MEN’S HOCKEY: Bulldogs go on the prowl vs. ‘Cats, Tigers

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Although it may be Valentine’s Day, there is certainly no love lost between the No. 13 Yale men’s ice hockey team and its archrival, No. 4 Quinnipiac. The two squads will face off tonight in a battle that holds major NCAA tournament ramifications for the Bulldogs.

Yale (12–7–4, 7–6–3 ECAC) takes on the Bobcats (20–5–5, 10–3–3) in only the teams’ second matchup since the Elis whomped Quinnipiac 4-0 in last year’s national championship game. After the Valentine’s Day showdown, Princeton (4–19–0, 3–13–0) comes to town on Saturday to seek redemption after two losses to Yale earlier in the season.

“To get a sweep this weekend, we need to play with Yale hockey speed and improve our toughness and determination,” defenseman Rob O’Gara ’16 said in an email. “If we do these things that we did not do very well last weekend, we will be a very hard team to beat this coming weekend.”

The Bobcats have hardly fallen far from last year’s national runner-up team. Despite losing leading point scorer Jeremy Langlois and first-team all-American goaltender Eric Hartzell, Quinnipiac has reloaded with freshman forward Sam Anas and sophomore goalie Michael Garteig. Anas leads the team in points while tying for second in the conference overall, and Garteig has the lowest goals against average rating in the nation among goaltenders who have played in at least 20 games.

In order to pick up two points, the Bulldogs must improve upon November’s meeting, when they skated to a 3–3 tie against Quinnipiac despite being outshot 51–20. Goaltender Alex Lyon ’17 made 48 saves, holding off ferocious Bobcat assaults in both the third period and overtime.

“We start Friday with a tough outing,” said forward John Hayden ’17. “We have a lot of respect for [Quinnipiac] … when we’ve played our best games this season, everybody’s on the same page.”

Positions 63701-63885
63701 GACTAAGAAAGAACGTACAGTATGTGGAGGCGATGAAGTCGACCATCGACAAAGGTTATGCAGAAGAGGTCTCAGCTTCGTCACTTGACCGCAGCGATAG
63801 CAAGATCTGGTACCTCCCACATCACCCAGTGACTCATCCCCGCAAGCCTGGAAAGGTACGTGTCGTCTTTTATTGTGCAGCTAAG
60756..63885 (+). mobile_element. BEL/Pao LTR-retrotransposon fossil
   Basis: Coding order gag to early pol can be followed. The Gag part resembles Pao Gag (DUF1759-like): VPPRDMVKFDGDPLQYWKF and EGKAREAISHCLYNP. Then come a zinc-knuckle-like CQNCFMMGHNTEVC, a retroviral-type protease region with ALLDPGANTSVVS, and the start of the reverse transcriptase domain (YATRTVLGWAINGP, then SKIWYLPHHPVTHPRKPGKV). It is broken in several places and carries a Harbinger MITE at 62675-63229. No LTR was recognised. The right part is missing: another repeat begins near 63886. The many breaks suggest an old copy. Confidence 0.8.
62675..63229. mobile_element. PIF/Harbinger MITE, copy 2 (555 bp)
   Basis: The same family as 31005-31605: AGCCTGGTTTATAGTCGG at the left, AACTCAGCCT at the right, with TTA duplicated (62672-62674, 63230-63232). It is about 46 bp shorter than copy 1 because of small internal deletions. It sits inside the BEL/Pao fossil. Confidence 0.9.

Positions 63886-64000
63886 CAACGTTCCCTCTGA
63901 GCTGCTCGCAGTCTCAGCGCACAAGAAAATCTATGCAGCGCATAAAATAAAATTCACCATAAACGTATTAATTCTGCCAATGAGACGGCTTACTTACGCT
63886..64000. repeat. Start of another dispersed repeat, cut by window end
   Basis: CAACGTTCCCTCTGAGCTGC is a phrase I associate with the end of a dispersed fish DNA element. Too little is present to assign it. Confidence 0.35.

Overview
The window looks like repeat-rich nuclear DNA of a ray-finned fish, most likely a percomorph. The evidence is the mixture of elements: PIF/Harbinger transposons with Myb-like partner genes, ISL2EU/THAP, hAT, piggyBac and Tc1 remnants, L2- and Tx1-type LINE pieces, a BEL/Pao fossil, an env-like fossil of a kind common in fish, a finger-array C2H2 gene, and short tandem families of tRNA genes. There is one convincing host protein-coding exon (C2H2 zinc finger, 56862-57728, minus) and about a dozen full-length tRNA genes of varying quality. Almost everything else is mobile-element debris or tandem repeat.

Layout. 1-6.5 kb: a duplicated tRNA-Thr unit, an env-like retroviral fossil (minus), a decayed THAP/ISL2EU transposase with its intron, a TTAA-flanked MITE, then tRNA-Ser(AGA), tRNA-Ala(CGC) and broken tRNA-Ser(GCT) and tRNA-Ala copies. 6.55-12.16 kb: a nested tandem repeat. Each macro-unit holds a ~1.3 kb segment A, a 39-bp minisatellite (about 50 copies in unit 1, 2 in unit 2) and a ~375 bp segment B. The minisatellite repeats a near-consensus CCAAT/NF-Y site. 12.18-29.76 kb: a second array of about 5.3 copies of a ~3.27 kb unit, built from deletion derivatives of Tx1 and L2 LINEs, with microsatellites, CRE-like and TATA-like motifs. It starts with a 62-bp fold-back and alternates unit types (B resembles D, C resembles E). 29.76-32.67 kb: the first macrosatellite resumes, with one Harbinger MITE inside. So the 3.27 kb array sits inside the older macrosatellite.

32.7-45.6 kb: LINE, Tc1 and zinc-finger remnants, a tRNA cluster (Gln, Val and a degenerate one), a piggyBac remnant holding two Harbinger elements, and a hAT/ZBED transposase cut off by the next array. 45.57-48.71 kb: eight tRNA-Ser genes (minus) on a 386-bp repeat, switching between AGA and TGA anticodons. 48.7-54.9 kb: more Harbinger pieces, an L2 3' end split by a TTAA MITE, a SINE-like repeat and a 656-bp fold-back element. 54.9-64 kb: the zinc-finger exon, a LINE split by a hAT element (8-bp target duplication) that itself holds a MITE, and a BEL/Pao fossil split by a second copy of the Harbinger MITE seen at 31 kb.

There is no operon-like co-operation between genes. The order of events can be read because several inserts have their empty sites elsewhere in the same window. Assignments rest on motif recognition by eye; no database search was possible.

Saturday’s game against the Tigers marks the third time that Yale and Princeton have played each other this season, with the Elis winning both prior meetings. Lyon, however, did not make an appearance in either game, as fellow rookie Patrick Spano ’17 started both contests.

With just six games remaining in the regular season, every remaining contest is crucial for Yale, who still harbors hopes of making the NCAA tournament. The PairWise rankings, which determine the tournament field, have Yale tied for the 16th and final spot. It is almost guaranteed that at least one conference will have a team automatically qualify for the tournament from outside the top 16, meaning the Bulldogs would need to finish 15th or higher to qualify.

“It is the end of the season and we’re aware that we only have six games left,” Hayden said. “With all the developing and improvement we’ve had over the season, I think we’ve put ourselves in a good position to actually get the four points.”

A loss to Princeton has the potential to derail the Bulldogs’ tournament chances. This year, the PairWise rankings were modified to emphasize home losses and road wins over home wins and road losses in the win percentage category, so a home loss to a team in the ECAC cellar like the Tigers would be troublesome.

This weekend also marks the return of two very different rivalries. The Bulldogs have played Princeton a total of 248 times, with Yale holding both a 137–102–9 overall lead and a recent advantage, as the Bulldogs have won the last six meetings.

Compared to that storied history, the Elis’ rivalry with Quinnipiac is nascent, but still intense. The Bobcats lead the series 10–6–3, having won three of the teams’ four matchups last season and tying earlier this season. That tie was a sellout, with Quinnipiac fans flooding the building hours before the puck dropped. Tonight’s game is also on track to be at full capacity, as the Yale Athletics website has noted that all tickets disappeared within two days.

“I know our class wasn’t there last season, but we’re aware of the history between the two teams,” Hayden said. “College hockey is a short season, so every game there’s a very intense approach and an intense feeling. Any game like this toward the end of the season with one of the top teams in the nation, it’s going to be a little bit heated.”

Both games will start at 7:00 p.m. at Ingalls Rink.

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